Challenges with gas compression systems on the FPSO Kwame Nkrumah have been identified as the main problem.
Tullow Oil plc in a statement said “Gas exports from the Jubilee Field to the Ghana Gas Plant at Atuabo have been suspended since July 3, 2015 due to technical issues with gas compression systems on the FPSO Kwame Nkrumah, and are expected to resume by mid- August.
“Tullow has mobilised a team of experts to rectify the fault within the gas compression system and estimates that it will take approximately a further 3 weeks to reinstate gas exports and full oil production.”
Challenges with the compressors over the past three weeks have meant that thermal plants sited in the Western Region, which were hitherto running on cheap gas supplied by Ghana Gas Plant, have been operated using crude oil which is power.
The huge cost involved in running the plants on crude oil coupled with insufficient supply of gas from Nigeria via the West Africa Gas Pipeline, is likely to compound the current energy crisis that has necessitated a nationwide power rationing regime.
Largest power producer Volta River Authority (VRA) conservatively estimates that it requires about US$50million to power its thermal plants in the absence of gas every three weeks – a financially challenging position for the Authority.
The oil producer says it will review its 2015 production forecast for Jubilee due to the recent development. “Tullow will review its 2015 production forecast for Jubilee and provide an update on progress at its half- yearly results on July 29.”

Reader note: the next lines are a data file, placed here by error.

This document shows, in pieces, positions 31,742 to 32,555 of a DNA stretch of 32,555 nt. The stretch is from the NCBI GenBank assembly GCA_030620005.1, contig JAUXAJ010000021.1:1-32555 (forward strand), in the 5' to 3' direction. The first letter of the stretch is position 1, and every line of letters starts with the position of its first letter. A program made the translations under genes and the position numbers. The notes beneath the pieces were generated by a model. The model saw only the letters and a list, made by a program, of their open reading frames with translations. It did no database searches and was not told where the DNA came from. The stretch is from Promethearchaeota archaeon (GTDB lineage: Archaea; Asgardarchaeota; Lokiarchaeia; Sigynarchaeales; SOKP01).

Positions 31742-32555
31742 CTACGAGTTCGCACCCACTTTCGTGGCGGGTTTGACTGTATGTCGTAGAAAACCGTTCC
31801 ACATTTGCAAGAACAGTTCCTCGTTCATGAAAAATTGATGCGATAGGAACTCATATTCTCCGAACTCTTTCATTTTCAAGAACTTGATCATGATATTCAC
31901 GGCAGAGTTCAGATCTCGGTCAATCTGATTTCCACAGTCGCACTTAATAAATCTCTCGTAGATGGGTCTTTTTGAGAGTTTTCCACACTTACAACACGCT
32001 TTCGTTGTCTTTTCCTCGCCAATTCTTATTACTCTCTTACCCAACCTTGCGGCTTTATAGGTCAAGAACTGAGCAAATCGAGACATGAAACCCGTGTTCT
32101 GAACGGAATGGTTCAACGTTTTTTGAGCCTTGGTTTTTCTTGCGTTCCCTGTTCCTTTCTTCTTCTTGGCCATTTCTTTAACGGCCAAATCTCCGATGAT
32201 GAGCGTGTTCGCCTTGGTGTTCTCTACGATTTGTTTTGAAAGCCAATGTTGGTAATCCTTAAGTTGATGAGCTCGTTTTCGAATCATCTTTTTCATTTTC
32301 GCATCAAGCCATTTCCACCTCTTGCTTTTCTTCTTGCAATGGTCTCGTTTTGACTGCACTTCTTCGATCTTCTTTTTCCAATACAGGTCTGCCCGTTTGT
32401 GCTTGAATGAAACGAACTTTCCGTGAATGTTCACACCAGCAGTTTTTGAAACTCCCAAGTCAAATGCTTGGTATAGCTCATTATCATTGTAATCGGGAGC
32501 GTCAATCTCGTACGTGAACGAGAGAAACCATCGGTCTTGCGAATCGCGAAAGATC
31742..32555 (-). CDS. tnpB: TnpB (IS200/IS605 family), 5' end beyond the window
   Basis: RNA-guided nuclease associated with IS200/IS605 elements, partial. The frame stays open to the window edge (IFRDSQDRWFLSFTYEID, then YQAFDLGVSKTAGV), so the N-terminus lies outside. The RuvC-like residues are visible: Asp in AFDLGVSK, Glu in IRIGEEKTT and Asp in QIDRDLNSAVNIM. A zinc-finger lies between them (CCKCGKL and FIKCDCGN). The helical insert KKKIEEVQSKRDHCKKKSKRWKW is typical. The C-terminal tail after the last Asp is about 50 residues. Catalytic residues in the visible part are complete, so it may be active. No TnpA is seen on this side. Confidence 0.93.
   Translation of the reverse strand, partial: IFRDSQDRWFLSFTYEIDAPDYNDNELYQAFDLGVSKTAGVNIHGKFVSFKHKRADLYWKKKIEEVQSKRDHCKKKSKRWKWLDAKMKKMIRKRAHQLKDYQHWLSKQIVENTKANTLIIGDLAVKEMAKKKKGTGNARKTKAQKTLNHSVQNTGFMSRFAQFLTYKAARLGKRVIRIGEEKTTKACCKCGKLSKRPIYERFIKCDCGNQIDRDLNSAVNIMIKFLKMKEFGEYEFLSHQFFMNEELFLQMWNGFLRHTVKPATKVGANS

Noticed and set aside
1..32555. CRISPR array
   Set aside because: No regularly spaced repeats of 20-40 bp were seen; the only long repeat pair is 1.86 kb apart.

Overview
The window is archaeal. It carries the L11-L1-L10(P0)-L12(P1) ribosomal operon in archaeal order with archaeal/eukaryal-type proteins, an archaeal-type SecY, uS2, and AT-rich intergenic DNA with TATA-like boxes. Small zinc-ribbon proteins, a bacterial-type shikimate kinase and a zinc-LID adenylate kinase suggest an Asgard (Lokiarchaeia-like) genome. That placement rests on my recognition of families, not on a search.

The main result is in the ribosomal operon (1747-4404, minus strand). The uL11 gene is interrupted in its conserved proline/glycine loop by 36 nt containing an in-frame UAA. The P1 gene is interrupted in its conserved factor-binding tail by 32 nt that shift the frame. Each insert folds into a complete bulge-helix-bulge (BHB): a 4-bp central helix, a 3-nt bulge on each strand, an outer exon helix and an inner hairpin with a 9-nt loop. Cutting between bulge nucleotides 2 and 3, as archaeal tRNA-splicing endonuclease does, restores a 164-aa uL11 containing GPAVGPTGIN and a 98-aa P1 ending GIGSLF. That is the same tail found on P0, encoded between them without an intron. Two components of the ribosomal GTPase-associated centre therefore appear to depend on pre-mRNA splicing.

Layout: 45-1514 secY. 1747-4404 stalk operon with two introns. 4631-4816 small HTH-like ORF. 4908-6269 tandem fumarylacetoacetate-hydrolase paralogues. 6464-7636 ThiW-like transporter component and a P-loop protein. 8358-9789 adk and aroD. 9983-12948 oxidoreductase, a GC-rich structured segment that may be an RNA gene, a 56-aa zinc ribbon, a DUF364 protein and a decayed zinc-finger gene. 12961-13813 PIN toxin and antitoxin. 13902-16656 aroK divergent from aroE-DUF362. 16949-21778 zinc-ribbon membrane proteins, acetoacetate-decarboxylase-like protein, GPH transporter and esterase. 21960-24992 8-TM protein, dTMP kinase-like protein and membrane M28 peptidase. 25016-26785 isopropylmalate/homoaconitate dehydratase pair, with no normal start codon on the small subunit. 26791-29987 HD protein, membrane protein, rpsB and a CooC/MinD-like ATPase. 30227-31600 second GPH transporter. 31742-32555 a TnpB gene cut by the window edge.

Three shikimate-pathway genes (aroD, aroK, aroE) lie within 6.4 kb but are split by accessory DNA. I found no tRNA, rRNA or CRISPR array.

Oil production is currently constrained to approximately 65,000 bopd and is under constant review. The company however assured that there is no effect on the field’s reservoir or resources.
The news led to a dip in shares price yesterday. New agency, Reuters, reported that shares in the Africa-focused energy group fell 2 percent after news that oil and gas exports from the field will be reduced for a further three weeks to fix a gas compression issue.
A downward review of Tullow’s 2015 oil production forecast, which comes on the heels of a sustained period of falling oil prices, is expected to lead to a significant shortfall in government revenue this year.
Finance Minister Seth Terkper, in a mid-year budget review, acknowledged this and asked for a reduced cap on the Ghana Stabilisation Fund (GSF).
“With the downward revision of the expected oil revenue for 2015, resulting from the drastic decline in world oil prices, we propose to reduce the cap on the GSF to Ȼ150million for the rest of 2015,” he said.